Lloyd Gibson is the newly named dean of the University of Bridgeport’s School of Business.
Before moving into academia, Gibson worked in the banking industry for 28 years in positions ranging from lending officer to president and CEO.
Most recently he was the dean of education at Stratford University in Virginia, where he oversaw 32 programs. Before that, he was the director of the master’s of business administration program at Seton Hill University in Pennsylvania, where he implemented a new entrepreneurship program.
He and his wife, Regina Gibson, both received their MBAs from the University of Pennsylvania’s Wharton School of Business. He also has a doctor of science in information systems and communications from Robert Morris University in Chicago.
Gibson recently spoke with the Fairfield County Business Journal’s Jennifer Bissell on his goals for the School of Business.
Business Journal: You and your wife recently moved to Bridgeport from Virginia. How do you like the area so far?
Gibson: “We love it. We feel very comfortable here. The people have been very friendly and helpful in our transition. The area reminds us of where we both grew up in Pittsburgh. My wife, Regina, and I look forward to exploring the area now that we are settled and to becoming part of the community.”
What are your goals for the School of Business?
“We plan to expand the School of Business by adding selected programs that meet the needs of students in an ever-changing business world. For example, we are currently awaiting approval of an online MBA program.
We will be developing a strategic plan for the School of Business that will contain our overall goals. This plan will include a focus on continuous improvement comparable to programs in place at many successful businesses.
Another area we will explore is that of entrepreneurship in keeping with the mission of the Ernest C. Trefz Center for Venture Management and Entrepreneurial Studies on our campus. This is an area of great interest to me given my background of working with hundreds of successful entrepreneurs in my banking career. In addition, I was previously the director of an entrepreneurship center and have written several research articles on the entrepreneurial attitudes of students in the U.S. and abroad.”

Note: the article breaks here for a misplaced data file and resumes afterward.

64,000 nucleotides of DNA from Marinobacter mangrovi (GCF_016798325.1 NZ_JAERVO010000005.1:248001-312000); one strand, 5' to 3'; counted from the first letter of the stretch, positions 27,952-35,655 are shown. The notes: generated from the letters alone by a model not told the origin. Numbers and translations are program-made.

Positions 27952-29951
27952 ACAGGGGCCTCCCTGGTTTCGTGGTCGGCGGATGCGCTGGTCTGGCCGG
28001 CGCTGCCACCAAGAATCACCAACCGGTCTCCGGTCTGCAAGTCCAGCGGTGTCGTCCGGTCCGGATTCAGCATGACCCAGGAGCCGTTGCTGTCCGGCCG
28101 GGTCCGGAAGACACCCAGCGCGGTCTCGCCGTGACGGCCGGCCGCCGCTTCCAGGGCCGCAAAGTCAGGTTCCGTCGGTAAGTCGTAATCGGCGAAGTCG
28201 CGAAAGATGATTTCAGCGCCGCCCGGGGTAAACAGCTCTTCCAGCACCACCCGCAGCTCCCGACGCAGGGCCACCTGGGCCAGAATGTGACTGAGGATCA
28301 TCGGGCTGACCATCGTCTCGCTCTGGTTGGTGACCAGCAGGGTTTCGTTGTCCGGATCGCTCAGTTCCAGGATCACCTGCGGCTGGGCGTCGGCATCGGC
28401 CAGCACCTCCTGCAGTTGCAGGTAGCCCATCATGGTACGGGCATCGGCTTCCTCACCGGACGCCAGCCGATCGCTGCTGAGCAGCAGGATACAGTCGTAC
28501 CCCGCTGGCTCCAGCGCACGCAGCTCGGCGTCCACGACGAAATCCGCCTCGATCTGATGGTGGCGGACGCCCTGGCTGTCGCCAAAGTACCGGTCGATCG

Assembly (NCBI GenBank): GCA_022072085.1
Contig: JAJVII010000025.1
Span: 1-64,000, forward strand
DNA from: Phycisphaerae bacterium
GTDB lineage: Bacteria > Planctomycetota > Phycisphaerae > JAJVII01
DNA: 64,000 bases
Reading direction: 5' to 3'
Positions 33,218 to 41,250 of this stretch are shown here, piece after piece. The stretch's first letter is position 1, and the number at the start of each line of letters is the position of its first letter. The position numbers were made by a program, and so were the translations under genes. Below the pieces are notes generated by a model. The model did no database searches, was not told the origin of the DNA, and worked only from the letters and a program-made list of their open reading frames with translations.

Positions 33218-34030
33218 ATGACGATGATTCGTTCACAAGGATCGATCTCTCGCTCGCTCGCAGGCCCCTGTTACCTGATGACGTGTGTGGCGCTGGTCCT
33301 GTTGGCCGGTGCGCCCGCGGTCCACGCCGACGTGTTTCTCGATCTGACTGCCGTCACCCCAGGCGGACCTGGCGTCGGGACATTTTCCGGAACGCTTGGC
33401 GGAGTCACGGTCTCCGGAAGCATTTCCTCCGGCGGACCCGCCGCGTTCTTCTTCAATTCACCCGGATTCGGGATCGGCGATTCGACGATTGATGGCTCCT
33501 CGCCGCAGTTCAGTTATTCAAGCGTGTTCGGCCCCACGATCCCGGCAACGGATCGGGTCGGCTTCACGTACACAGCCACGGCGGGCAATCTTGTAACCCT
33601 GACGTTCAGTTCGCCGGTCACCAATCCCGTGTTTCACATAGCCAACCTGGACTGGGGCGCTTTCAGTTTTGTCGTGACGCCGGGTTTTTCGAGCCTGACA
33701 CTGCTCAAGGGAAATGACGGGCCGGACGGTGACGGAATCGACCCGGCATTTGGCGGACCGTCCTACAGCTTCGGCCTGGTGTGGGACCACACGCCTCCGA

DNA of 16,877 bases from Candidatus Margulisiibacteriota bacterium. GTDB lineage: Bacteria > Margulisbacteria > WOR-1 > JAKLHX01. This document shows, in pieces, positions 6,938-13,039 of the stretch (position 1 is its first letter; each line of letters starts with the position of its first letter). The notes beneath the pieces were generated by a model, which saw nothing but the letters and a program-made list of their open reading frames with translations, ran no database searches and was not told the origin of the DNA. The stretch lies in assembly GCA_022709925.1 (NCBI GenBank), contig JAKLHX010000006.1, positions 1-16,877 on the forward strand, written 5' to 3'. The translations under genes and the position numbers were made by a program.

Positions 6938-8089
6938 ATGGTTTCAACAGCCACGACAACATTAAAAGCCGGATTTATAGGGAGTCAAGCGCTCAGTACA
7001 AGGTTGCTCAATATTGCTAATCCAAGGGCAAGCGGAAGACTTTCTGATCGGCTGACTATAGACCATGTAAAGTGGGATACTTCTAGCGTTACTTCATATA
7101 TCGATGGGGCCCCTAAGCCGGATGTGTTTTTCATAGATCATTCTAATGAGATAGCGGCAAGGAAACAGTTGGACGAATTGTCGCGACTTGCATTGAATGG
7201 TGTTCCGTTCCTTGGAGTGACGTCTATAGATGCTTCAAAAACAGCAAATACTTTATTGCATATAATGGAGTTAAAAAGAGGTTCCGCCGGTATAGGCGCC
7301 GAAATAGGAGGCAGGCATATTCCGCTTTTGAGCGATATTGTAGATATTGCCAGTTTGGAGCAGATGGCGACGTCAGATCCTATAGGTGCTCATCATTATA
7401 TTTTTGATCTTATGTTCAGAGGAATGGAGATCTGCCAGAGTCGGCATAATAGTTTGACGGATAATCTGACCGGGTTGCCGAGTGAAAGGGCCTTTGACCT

Before moving to academia you were in the banking industry for 28 years. How has that experience affected your roles as a professor and administrator?
“My banking experience, particularly my experience as a CEO, helped me to develop the leadership skills needed in my current position and the practical knowledge that I can incorporate into the classroom to help prepare the students for future careers.
I believe that the MBA degree, in particular, is a very practical degree and represents a combination of theory and practical applications. In order for students to be successful in their careers it is important for them to combine theory and practice and my experience enables me to bring these elements to the programs in the School of Business.”
You have a master’s degree in business administration, as well as a doctorate in information systems and communications. What importance do you place on business and technology?
“Technology is an important part of the business world and many new opportunities will be driven by technological changes. In addition, many people would say we are currently in an information age as we move toward a knowledge-based economy. The use of technology is essential as part of this process and also as support for manufacturing and production facilities.”
What is the most important thing the business community should know about you?
“They should know that I am one of them and my experience puts me in a position to understand the issues they face. They should also know that I want to work with them to develop programs that will be mutually beneficial for the School of Business and for the business community.”